Looking to get started on your own podcast? We’ve had 3+ years of doing Clear To Send and we’d like to share our experience and insight into what works for us. We’ve included a list of equipment, software, and services that we use to produce our podcast.
Here’s a layout of our setups at home.
Audio Technica ATR-2100
A versatile microphone for any person getting started in podcasting. This is a good quality sounding microphone to start with that doesn’t break the bank. It’s what you call a cardioid microphone, perfect for starting a podcast. The cardioid microphone pattern grabs audio directly pointed at your mouth. Before investing more into podcasting, give this microphone a start. We use this microphone when we travel as well because it is light and easy to pack. All you need is a USB cable. It can scale when your podcast grows with it’s capability of using an XLR connection to a mixer.
Another USB microphone that packs a good quality sound. What’s nice about the Blue Yeti is it can be optimized depending on how you’re doing your podcast. If you’re doing a solo recording, you can change the pattern to pick up audio in front of the microphone. If you’re doing an interview style podcast recording, it can change to a bidirectional pick up pattern. Or maybe you’re doing a roundtable type of podcast. The Blue Yeti can be placed in the middle of the table and change to an omnidirectional pattern.
When we decided to step up our audio quality, the first microphone we acquired was the Rode Procaster. This is truly a podcasting microphone that has such great dynamic range. It gives you that great radio personality type of voice for your podcast. It’s a dynamic microphone with high quality sound but it does come at a higher price. If you’re serious about podcasting then this is the microphone for you. It’s been used for more than a year of podcasting at Clear To Send. Word of caution, using this microphone will require a pre-amp and a mixer. It will add some complexity to your podcasting setup.
Pre-amps and Audio Interfaces
As we mentioned above, the Rode Procaster needs a pre-amp. A pre-amp is used to process the signal coming from a microphone. Some microphones have a weak signal when plugged directly into a mixer. The pre-amp can change some of the tonal characteristics of your voice and increase the signal going into a mixer. It’s definitely more for the advanced podcaster but worth taking a look if you want that quality audio.
The Focusrite Scarlett USB interface can also come with built-in pre-amps. We use this when we travel and plug in microphones to increase the signal going into our recorder. It’s a neat, lightweight, USB interface that can be used in your home studio or on-the-go.
Behringer Q802USB 8-Channel Mixer
This was the first mixer used for Clear To Send. Why do you need a mixer? If you have a microphone that uses an XLR connection or maybe you need to bring in other guests for your podcast. We needed to use a mixer to bring in our guests via Skype. In order for all participants of your podcast to hear each other, a mixer is required to bring that all together.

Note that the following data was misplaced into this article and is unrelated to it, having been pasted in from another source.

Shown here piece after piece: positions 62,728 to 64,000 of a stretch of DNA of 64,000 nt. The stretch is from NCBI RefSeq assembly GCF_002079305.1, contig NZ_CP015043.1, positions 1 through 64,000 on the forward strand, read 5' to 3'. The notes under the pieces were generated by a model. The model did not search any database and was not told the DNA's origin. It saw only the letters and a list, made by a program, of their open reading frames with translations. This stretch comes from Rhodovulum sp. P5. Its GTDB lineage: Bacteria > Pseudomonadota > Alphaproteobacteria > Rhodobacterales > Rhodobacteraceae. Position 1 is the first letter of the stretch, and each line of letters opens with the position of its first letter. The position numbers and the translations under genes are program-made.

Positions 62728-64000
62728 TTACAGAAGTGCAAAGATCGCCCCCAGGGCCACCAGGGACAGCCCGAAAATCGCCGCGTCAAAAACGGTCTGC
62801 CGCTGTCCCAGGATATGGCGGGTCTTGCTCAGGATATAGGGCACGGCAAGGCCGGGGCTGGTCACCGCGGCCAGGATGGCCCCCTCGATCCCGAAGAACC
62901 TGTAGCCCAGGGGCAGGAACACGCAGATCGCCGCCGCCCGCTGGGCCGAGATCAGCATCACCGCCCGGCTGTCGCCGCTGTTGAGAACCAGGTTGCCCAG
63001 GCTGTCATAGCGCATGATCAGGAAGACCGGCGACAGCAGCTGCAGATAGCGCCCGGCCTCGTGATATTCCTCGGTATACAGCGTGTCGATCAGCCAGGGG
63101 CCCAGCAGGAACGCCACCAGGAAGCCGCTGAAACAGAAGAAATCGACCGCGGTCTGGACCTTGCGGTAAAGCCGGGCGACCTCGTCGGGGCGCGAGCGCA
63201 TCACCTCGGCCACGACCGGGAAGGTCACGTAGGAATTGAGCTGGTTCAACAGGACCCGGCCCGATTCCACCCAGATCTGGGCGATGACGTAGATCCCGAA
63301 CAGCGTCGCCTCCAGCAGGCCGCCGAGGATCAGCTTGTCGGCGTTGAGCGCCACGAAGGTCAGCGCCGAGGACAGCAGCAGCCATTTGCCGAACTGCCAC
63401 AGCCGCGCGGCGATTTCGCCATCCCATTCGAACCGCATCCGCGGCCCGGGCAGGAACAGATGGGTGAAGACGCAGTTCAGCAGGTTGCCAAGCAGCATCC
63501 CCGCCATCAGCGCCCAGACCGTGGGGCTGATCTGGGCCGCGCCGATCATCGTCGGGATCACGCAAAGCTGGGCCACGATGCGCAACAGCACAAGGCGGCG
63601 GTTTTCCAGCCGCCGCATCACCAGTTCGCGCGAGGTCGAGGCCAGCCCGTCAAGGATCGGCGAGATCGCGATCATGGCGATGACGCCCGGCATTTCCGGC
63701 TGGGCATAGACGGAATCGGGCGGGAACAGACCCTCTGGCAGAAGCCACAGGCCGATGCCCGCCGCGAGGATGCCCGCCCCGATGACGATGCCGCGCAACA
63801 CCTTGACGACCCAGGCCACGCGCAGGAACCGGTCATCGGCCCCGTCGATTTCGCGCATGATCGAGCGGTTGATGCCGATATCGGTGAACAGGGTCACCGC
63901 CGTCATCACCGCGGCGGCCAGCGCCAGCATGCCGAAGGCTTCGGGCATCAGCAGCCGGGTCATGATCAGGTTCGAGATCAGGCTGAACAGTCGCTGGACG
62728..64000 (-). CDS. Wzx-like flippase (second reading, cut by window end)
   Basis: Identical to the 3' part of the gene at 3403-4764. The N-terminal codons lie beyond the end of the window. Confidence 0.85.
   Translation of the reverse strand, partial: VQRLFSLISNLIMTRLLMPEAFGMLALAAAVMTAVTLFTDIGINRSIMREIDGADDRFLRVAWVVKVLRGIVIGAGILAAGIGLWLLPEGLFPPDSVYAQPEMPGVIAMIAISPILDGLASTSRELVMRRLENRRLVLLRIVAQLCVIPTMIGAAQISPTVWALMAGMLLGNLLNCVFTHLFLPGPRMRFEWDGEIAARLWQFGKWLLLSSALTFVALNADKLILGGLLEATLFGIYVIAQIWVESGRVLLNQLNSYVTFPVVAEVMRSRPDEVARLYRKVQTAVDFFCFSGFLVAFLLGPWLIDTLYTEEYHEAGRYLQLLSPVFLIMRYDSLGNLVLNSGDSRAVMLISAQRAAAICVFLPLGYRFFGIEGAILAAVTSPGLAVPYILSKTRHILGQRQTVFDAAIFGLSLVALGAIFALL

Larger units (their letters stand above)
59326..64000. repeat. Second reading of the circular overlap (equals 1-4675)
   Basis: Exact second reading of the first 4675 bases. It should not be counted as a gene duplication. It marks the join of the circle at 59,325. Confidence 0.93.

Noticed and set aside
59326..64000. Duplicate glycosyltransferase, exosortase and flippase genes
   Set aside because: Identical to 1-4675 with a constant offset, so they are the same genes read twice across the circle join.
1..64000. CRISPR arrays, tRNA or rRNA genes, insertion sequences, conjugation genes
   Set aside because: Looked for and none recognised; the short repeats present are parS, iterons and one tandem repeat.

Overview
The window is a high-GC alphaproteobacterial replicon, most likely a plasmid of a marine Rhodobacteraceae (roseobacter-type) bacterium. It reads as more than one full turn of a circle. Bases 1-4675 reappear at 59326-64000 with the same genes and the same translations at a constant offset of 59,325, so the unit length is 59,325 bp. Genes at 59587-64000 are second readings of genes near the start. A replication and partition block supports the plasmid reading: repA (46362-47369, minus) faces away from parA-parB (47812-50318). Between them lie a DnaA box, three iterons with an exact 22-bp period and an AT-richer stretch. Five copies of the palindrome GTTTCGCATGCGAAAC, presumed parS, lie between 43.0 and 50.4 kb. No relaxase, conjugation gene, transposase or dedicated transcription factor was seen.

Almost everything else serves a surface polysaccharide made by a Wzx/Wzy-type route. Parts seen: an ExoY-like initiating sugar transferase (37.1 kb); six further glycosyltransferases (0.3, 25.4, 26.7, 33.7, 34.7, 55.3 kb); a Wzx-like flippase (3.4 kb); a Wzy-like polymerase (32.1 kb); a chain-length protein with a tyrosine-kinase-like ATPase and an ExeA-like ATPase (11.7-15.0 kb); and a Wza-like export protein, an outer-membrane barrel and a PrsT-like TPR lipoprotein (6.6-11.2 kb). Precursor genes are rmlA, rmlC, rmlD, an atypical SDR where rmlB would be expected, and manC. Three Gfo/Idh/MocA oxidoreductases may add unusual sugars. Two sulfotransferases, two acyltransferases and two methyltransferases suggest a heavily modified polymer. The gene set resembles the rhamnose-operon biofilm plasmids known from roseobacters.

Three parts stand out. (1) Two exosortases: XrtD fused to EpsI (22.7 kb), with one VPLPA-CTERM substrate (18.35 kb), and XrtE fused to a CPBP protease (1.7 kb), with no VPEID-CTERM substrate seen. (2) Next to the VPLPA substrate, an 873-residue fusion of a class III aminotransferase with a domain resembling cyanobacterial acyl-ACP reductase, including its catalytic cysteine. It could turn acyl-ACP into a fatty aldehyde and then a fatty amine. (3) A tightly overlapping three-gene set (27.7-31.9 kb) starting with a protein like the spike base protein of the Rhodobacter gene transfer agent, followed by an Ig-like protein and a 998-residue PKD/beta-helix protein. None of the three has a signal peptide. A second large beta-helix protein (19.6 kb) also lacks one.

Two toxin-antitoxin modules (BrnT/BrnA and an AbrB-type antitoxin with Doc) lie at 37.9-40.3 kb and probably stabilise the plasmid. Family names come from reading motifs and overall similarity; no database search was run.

Tascam DR-40 or Zoom H4N
We use a dedicated recorder to capture all our audio simply because we don’t trust computers. You can record directly onto your computer using any audio applications but we just don’t like the idea of applications crashing during a recording.
We used Audacity for over a year because it was free. It does all the basics needed to put a podcast together. It’s fairly easy and straightforward to learn how to use the application. Audacity works on any operating system, imports your audio files, and can export it into the format you need for publishing. Try this application out first before using any other software. You can record directly to your computer through Audacity.
Another free application which comes installed on macOS. There’s a podcast template which you can start your podcast on. It’s easy to use and has everything you need to get started. Garage Band allows you to record your audio directly to your computer.
A paid application with a lot of bells and whistles. There are advanced features to help improve the quality of your podcast. Like the other software, it can record your audio directly to your computer. With Adobe Audition, there are ways to automate some tasks involved with producing your podcast and features which help bring out the sound, add metadata, and more. Worth checking out once you get further along in your podcasting.
The most common application used to bring on another guest remotely. The audio quality of Skype is not the best but it gets the job done very easily without any extra costs involved. You can record yourself and your guest directly with any of the applications listed above. There are also plugins which can be used within Skype to record the guest’s audio separately from your own.
At Clear To Send, we use Slack for a lot of our recordings. There’s a 3 hour difference between us and usually our episodes involve just the two of us. We start up a call within Slack, without video, and just record the audio. We find the audio quality to be better than what you get from Skype.
While it’s possible to host your own audio files, we wouldn’t recommend it. If you have shared hosting, you’ll get hit with an increase in bandwidth. Downloads of your audio files will also slow down your host. The best way to host your podcast’s audio files is with a dedicated service specialized for podcasts. We use Libsyn to host all our audio files. Even though the podcast is listed in iTunes or Google Play, the directory references back to our podcast feed hosted at Libsyn. You have the ability to schedule the release of future episodes and get statistics such as your download count.
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Clear To Send hosts the website with Siteground. We use them for reliability, uptime, and we have not had any issues.